This test could clear the way for SpaceX to carry ISS crew members
By Cat Hofacker|January 16, 2020
NASA wants Commercial Crew up and flying this year
UPDATE: SpaceX and NASA teams recovered the Crew Dragon capsule from the Atlantic Ocean following the in-flight abort test, which was pushed back to Sunday, Jan. 19, because of weather conditions. NASA Administrator Jim Bridenstine dubbed the test “successful” in a tweet.
Residents and space watchers on the Florida coast may see a SpaceX Falcon 9 rocket breaking apart over the Atlantic Ocean on Saturday morning, but it’s no accident.
The destruction will occur during the final test that the SpaceX Crew Dragon must pass before NASA permits the capsules to ferry astronauts to the International Space Station. In this uncrewed test, Crew Dragon’s engines and thrusters will propel the capsule away from a Falcon 9 rocket, as if there were a crew inside who needed to be saved from an exploding or fizzling launch vehicle. As the capsule comes in for a gentle parachute landing in the Atlantic Ocean, the rocket will become unstable and break apart over the ocean.
Crew Dragon must prove its launch abort system before it can fly crew and help end U.S. reliance on the Russian Soyuz spacecraft that have been NASA’s only transportation to the ISS since 2011. The agency originally said its Commercial Crew contractors Boeing and SpaceX would be flying crew by the end of 2017, but as of early 2020 neither had done so.
NASA now says those crewed flights will occur in the “first part” of 2020, a goal that NASA Administrator Jim Bridenstine has called the agency’s “highest priority.” Nevertheless, he stressed to attendees of a Capitol Hill luncheon last month that crew safety comes before the schedule.
“We’re not going to do anything that will bring undue danger to our astronauts, but we have to launch our astronauts,” Bridenstine said.
Here’s the sequence of events for the Jan. 18 in-flight abort test, or IFA:
A Crew Dragon capsule with two test dummies will blast off from Launch Pad 39A at NASA’s Kennedy Space Center atop a Falcon 9 rocket, minus the second-stage engines, as though it were headed to the space station. After about 90 seconds, the rocket’s first-stage engines will shut down, simulating a launch failure. At that time, the eight SuperDraco abort engines on the sides of the spacecraft will fire, whisking Crew Dragon away. About a minute later, the smaller Draco thrusters will pulse to flip the capsule tail first to reorient it for landing.
While Dragon begins its descent, the aerodynamic forces on the Falcon 9 will cause the rocket to break apart. The exact timing of this will depend on “day of launch winds and expected minor variations in vehicle attitudes and positions,” a NASA spokeswoman says, but it’s expected to happen shortly after Crew Dragon jettisons.
Meanwhile, Crew Dragon will begin its parachute deployment. First come two drogue chutes that must slow the capsule’s descent, then four pilot chutes that unfurl and pull the four main parachutes out of the capsule. About 10 minutes after the launch, Crew Dragon will splash down in the Atlantic Ocean.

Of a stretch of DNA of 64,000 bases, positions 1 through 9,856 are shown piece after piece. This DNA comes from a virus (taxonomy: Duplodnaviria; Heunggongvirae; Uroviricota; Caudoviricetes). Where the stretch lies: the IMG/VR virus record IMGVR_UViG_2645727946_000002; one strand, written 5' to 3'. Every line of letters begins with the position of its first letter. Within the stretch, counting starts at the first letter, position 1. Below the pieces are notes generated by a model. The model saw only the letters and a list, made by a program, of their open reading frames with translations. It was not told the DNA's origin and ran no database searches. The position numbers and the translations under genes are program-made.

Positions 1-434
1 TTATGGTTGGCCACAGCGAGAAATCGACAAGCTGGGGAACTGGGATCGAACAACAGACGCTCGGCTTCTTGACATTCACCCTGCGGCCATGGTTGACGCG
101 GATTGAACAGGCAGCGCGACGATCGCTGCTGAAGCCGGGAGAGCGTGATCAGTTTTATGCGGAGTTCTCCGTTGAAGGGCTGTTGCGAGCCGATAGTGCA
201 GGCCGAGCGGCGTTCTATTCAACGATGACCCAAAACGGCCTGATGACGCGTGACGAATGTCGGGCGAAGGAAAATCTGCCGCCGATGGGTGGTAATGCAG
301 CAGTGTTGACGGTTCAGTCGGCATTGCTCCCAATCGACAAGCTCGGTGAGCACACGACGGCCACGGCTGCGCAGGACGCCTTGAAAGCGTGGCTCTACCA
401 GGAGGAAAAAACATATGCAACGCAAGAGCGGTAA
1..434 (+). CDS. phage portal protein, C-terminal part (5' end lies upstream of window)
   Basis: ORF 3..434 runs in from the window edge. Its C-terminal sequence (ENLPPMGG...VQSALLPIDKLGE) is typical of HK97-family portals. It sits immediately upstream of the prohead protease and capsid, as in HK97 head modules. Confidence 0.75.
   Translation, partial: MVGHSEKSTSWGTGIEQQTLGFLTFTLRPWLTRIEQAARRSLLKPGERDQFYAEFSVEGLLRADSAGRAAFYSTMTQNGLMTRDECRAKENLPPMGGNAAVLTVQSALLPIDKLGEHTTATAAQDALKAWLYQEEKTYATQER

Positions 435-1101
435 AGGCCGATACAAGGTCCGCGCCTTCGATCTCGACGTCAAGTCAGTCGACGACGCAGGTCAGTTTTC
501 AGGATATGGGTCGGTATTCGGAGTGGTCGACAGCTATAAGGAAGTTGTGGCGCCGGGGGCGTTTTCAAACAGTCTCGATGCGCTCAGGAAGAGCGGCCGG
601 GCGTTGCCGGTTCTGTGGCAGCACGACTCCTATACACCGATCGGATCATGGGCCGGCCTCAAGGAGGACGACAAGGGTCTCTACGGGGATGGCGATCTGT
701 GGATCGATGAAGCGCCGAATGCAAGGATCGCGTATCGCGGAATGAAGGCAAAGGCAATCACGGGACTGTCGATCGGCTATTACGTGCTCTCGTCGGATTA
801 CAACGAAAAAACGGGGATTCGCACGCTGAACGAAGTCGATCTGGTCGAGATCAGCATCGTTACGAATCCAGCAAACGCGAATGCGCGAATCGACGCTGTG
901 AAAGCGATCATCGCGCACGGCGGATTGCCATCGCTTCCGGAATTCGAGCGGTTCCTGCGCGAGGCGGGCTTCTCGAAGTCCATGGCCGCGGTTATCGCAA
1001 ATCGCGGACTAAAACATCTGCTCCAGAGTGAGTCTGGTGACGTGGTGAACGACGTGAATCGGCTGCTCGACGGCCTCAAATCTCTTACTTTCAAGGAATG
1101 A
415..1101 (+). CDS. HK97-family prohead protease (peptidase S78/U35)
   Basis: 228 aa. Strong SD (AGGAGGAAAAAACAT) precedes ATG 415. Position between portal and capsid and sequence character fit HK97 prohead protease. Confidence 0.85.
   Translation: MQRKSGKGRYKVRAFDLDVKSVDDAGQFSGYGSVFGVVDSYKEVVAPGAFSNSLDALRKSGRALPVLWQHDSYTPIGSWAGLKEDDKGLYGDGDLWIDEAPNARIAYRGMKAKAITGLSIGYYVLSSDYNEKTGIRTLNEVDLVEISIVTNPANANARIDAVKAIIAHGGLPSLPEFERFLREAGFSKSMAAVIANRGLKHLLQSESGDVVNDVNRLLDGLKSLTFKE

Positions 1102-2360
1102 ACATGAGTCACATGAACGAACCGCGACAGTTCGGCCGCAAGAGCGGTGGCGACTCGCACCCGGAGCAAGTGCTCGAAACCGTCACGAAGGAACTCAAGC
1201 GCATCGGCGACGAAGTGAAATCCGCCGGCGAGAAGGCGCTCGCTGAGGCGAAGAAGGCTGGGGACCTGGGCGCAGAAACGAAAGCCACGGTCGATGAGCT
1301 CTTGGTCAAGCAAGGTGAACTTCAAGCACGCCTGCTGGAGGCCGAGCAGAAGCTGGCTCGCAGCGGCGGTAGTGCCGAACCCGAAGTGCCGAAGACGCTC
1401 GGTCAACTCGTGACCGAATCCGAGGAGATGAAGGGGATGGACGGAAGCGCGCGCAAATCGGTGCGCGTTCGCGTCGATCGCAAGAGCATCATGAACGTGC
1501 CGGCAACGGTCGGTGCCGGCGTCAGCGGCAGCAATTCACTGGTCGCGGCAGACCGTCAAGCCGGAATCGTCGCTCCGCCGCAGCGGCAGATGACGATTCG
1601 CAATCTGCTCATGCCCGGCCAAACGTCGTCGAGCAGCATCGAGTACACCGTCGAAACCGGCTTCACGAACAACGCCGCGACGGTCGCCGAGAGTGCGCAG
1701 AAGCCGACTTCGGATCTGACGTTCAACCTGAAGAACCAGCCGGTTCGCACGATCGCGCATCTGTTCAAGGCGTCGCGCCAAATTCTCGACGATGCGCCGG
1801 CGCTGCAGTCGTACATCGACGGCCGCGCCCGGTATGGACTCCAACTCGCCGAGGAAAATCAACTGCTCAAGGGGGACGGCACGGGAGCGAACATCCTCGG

SpaceX plans to recover both the capsule and debris from the rocket. For those watchers on the Florida coast, the explosion should be visible from the areas surrounding Cape Canaveral. NASA has issued a notice to airmen, or NOTAM, to clear the surrounding airspace. The local Brevard County Emergency Operations Center has also been notified and can inform any callers that the destruction was planned.
NASA will broadcast the test on its website, with coverage set to begin at 7:45 a.m. EST Saturday. The four-hour launch window opens at 8 a.m.
If the test is a success, the next step for Crew Dragon would be a crewed test flight to ISS with two astronauts. It will be the first visit to the space station for that particular capsule, one of five SpaceX is developing. Another capsule completed an uncrewed test docking at the station last March, but was destroyed during an April test of the SuperDraco thrusters, when a fuel leak caused an explosion. Saturday’s abort test would have taken place about nine months ago, were it not for that incident.
All has not gone flawlessly for Boeing, either. A loose pin prevented one of Starliner’s three main parachutes from deploying during a November test of the launch abort system. Despite this, NASA deemed the results “acceptable.”
Most recently, Starliner’s uncrewed flight to ISS was cut short when a clock error prevented the capsule from firing its thrusters in time to put it on a path to intersect with ISS. Instead of docking with the space station for a week, Starliner landed in the New Mexico desert after two days.
NASA and Boeing are in the midst of investigating the root cause of the clock problem and whether another uncrewed test is necessary, Bridenstine said in a Jan. 7 blog post.